Services & Maintenance: Why Recycle Used Electric Lamps?
By Pamela K. Horner
From the October 2004 issue of Facility Executive magazine
Facility professionals know that using energy efficient lighting goes a long way in reducing overall energy costs. Throughout their operational life, efficient lighting systems contribute not only to visibility and safety for building personnel, but they also reduce emissions from fossil fuel generation.
But there is a catch. Most lamps classified as energy efficient are either fluorescent, compact fluorescent, or high intensity discharge (HID) types. Most of these contain very small amounts of metallic mercury (Hg) to sustain lamp life and maximize the amount of light produced per watt.
A Brief Science Lesson
Concerning Hg, the main goal should be to keep it out of the air and water. In the atmosphere, Hg can be slowly converted to ionic mercury—Hg++, also called “mercury two.” It is ionic mercury that can eventually dissolve in rain and come back down to Earth, where it may be converted by natural bacteria to methyl mercury (CH3Hg). This is the type of mercury that accumulates in fish and is often associated with effects on human health1.
Mercury does not get into the air directly from an operating lamp. It may bind with the glass or the phosphors or other coatings, but it stays in the lamp. Even when lamps are manufactured, mercury is contained by manufacturing processes or captured by filters. This leaves only one opportunity for direct mercury release from lamps into the air—breakage at the end of the lamp’s life.
This occurs when lamps are thrown into dumpsters or garbage trucks, typically prior to disposal. Because the amount of mercury content in an individual lamp is so low, breaking a small number of lamps does not present a health threat to workers. The improper disposal of large numbers of lamps, however, adds to the global reservoir of mercury.
So when it’s time to throw away used energy efficient lamps, what’s a facility professional to do? The three basic lamp disposal options are:
- Conventional solid waste (where the waste will either go to an incinerator or a landfill);
- Hazardous waste; and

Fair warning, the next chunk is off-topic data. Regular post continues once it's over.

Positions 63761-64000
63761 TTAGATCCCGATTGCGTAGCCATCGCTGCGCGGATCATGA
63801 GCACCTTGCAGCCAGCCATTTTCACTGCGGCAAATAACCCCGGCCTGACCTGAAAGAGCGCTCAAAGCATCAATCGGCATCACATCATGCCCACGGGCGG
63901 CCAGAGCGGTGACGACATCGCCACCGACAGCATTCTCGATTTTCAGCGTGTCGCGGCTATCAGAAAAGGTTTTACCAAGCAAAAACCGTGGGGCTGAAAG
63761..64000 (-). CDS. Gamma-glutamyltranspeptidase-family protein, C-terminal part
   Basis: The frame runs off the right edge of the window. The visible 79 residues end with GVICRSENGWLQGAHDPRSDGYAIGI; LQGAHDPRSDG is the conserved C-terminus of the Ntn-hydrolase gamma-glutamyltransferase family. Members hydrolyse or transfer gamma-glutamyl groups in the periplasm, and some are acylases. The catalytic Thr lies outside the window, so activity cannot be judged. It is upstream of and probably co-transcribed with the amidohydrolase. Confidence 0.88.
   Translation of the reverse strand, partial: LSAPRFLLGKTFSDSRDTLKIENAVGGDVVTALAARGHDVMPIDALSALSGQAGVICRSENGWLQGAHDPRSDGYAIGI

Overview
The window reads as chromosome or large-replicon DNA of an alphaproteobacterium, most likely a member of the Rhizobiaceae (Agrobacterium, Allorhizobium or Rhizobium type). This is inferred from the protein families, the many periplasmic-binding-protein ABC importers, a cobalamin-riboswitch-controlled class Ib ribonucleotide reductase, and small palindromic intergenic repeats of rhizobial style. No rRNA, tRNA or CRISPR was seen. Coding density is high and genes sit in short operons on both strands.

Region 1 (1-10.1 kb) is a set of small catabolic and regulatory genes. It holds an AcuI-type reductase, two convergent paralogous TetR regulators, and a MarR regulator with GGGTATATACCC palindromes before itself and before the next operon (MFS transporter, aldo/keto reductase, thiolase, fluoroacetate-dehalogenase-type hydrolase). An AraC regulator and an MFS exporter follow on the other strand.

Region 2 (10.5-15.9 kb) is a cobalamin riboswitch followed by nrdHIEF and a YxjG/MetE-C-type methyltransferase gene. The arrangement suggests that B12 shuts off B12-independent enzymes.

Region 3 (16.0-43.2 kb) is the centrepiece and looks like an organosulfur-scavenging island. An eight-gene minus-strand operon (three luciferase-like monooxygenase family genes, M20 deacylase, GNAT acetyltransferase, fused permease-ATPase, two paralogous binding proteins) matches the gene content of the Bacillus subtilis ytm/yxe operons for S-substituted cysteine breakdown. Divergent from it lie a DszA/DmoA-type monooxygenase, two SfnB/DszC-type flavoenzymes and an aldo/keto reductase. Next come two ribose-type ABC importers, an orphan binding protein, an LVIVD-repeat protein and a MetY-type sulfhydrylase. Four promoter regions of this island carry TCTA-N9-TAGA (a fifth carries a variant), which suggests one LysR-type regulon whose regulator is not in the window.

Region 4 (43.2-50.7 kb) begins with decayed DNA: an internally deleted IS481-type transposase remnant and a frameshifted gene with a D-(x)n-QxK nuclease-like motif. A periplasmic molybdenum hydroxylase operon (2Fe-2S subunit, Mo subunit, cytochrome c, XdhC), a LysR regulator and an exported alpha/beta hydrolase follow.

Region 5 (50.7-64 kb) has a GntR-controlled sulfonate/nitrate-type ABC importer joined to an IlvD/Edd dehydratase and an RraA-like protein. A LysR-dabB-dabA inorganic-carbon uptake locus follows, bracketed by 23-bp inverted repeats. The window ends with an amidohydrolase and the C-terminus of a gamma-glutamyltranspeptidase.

The Environmental Protection Agency (EPA) is the federal entity that defines legal baseline options for disposal of waste that contains mercury. EPA classifies mercury containing lamps as “universal waste,” simplifying disposal of this substance.
While EPA regulations encourage responsible disposal, they do allow for some exemptions—depending on the classification of user, type of lamp, and number of lamps to be disposed. This means that in parts of the U.S., lamps may be legally discarded in the conventional solid waste stream (trash), eventually finding their way to incinerators or landfills.
Conversely, some states, counties, and municipalities have imposed much stricter disposal requirements than those put forward by the EPA. For example, legislation has been passed that bans most—or even all—mercury containing waste lamps from solid waste in California, Maine, Minnesota, New York, Vermont, and portions of Florida. Rhode Island and Connecticut have banned these lamps from solid waste as well, exempting household users from restrictions.
The Case For Recycling
Mercury containing lamps are now quite inexpensive to recycle. However, the process still costs more than the recycled content is worth, so users must pay a small fee to have them recycled.
How small? Over the life cycle of a fluorescent lamp, the cost to recycle today is less than 1% of the cost of ownership, as the bulk of ownership dollars is spent to cover energy costs.